The Royal Navy’s River class patrol vessel HMS Clyde has arrived in South Africa for a nearly three month long rest and replenishment stop.
The vessel (P257) arrived in Simon’s Town on 22 December, and is scheduled to depart again on 20 February. She sailed past Tristan da Cunha on 17 December on her way to South Africa.
The Royal Navy said the HMS Clyde patrols the territorial seas and monitors the airspace around the Falkland Islands whilst conducting routine visits to the small settlements found throughout the islands. The vessel also visits other British Overseas Territories such as South Georgia.
HMS Clyde was launched in Portsmouth Naval Base on 14 June 2006 by VT Group shipbuilders. After entering service, one of her notable achievements was assisting in the rescue of 347 passengers and crew from a cruise ship on 18 November 2015, after an engine room fire on board.
The vessel has a length of 81 metres and beam of 13 metres. She is powered by two Ruston 12RK 27 engines developing 5 500 hp, giving a top speed of 21 knots and range of 5 500 nautical miles and 21 day endurance. Equipment includes two small boats while a flight deck can accommodate a medium sized helicopter. Armament comprises one 30 mm cannon and seven machineguns.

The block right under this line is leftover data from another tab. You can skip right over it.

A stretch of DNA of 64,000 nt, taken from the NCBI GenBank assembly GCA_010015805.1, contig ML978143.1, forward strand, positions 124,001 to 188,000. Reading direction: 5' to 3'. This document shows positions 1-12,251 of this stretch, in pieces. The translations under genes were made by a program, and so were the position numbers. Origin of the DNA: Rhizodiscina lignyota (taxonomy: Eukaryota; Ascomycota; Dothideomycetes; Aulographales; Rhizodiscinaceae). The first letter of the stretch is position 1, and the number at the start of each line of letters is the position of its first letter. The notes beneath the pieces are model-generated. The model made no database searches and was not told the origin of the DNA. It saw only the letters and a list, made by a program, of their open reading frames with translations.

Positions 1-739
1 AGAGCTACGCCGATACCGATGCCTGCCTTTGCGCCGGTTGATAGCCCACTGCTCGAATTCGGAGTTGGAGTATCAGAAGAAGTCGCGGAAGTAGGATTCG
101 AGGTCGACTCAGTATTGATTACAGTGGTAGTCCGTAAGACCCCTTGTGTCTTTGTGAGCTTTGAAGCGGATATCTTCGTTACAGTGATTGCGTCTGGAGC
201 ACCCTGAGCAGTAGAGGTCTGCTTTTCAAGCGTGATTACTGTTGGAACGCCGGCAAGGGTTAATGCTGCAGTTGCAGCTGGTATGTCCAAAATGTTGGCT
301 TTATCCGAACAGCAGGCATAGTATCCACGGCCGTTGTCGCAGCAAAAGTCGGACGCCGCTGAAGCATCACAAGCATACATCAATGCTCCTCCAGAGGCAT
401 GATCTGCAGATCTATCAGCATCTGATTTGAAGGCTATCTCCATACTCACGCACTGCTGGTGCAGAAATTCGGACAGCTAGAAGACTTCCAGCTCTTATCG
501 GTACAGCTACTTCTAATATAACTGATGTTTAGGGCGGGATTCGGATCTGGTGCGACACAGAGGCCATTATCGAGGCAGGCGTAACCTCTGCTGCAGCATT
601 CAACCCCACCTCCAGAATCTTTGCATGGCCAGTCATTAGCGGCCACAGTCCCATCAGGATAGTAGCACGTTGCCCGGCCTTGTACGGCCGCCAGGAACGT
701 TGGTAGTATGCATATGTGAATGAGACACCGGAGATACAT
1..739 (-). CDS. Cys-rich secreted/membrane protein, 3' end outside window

Royal Navy vessels often visit Simon’s Town in line with naval cooperation between the two countries: for example RFA Gold Rover, HMS Portland, and HMS Protector were some of the Royal Navy vessels to visit in 2016.
The Royal and South African Navies will join forces early this year to commemorate one of the worst disasters in the Commonwealth country’s history. Ceremonies will take place ashore in Portsmouth and Southampton as well as over the wreck of the troopship SS Mendi, which sank after a collision in fog off the Isle of Wight on 21 February 1917, taking 616 South Africans – all but nine of them black troops – down with her.
To mark the 100th anniversary of the tragedy, the South African Navy is dispatching the frigate SAS Amatola to the UK to support ceremonies ashore and over the wreck site – the first stage in a three-month deployment to Europe.
Royal Navy divers are planning to go down to the Mendi’s wreck, which sits upright on the seabed in 100 feet of water some 30 km southwest of the southernmost tip of the Isle of Wight, placing the South African flag and wreath in memory of all 646 souls lost, the Royal Navy said.
The South African Navy has received several other visiting naval vessels recently, including two vessels from Iran’s navy, which arrived on 15 November. The IRIS Alavand and IRIS Boushehr docked in Durban after a stop in Tanzania following their counter-piracy mission off the Horn of Africa and Gulf of Aden. The previous month the Nigerian Navy’s offshore patrol vessel NNS Unity arrived in Simon’s Town on her delivery voyage from China.